In what is shaping up as its first concrete step to substitute electric trucks for dirty diesel vehicles in New Jersey, the state is launching a pilot program to offer vouchers to purchase medium- and heavy-duty electric vehicles.
The New Jersey Economic Development Authority approved a $15.7 million program at its meeting Friday to set up a pilot program to provide up to 300 vouchers to businesses and institutional organizations in and around Newark and Camden to buy zero-emission trucks.
The initiative aligns with the Murphy administration’s goals for clean energy and climate by targeting the single largest source of greenhouse-gas emissions, as well as the primary source of air pollution in densely populated urban areas.
“This is a critical step toward our environmental-justice initiatives that I hope will spark widespread adoption of zero-emission vehicles across the state,’’ said Gov. Phil Murphy. Funding for the program comes out of money raised by the Regional Greenhouse Gas Initiative, a program that clamps down on emissions from power plants, but is widely opposed by most environmental-justice advocates.
The pilot program is modeled after voucher programs already established in New York and a handful of other states, all of which are targeting pollution from diesel trucks, particularly in urban areas suffering from a disproportionate amount of air pollution. It also borrows from a popular New Jersey program that now offers motorists rebates to buy more expensive light-duty zero-emission vehicles.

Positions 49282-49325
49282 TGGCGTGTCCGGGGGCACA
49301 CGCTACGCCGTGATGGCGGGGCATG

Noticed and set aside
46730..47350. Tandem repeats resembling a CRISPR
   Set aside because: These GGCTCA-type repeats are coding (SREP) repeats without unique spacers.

“The adoption of zero emission vehicles will reduce dangerous emissions within the greater Newark and Camden communities and drive future economic growth by creating jobs critical to supporting and acceleration of these vehicles,’’ said EDA CEO Tim Sullivan.
Vouchers: $25,000 to $100,000
The pilot program would fund vouchers to purchase specified medium-duty vehicles, ranging from pickup trucks and box trucks to hotel shuttles. The size of the vouchers will range from $25,000 to $100,000, depending on the class of vehicle being purchased. Approximately one-third of the money will be set aside for small businesses.
New Jersey has ambitious goals to electrify its transportation system through a variety of laws and programs. By 2025, it has committed to getting 330,000 zero-emission vehicles on the road. Under an agreement it signed last year, the state aims to have 30% of new truck purchases being electric by 2030.
Nevertheless, the state recently balked at joining another regional initiative geared to reducing greenhouse-gas emissions — this time from the transportation sector. That plan would have increased gasoline taxes by about 5 cents per gallon to fund a clean-energy initiative similar to the RGGI program.
Meanwhile, the state Department of Environmental Protection is expected to publish this spring new rules clamping down on pollution from medium-duty and heavy-duty vehicles, a step seen as accelerating the conversion to electric vehicles.
“Diesel trucks are about 10 times dirtier than gasoline cars due to the high levels of toxic pollutants they emit,’’ said Hayley Berliner, clean-energy associate with Environment New Jersey. “For this reason, it is crucial that we prioritize electrifying dirty diesel trucks, especially in environmental-justice communities.’’
“This is a step in the right direction,’’ said Jeff Tittel, director of the New Jersey Sierra Club. “It is important that New Jersey is stepping up when it comes to zero-emission trucks because our state has a serious problem with air pollution.’’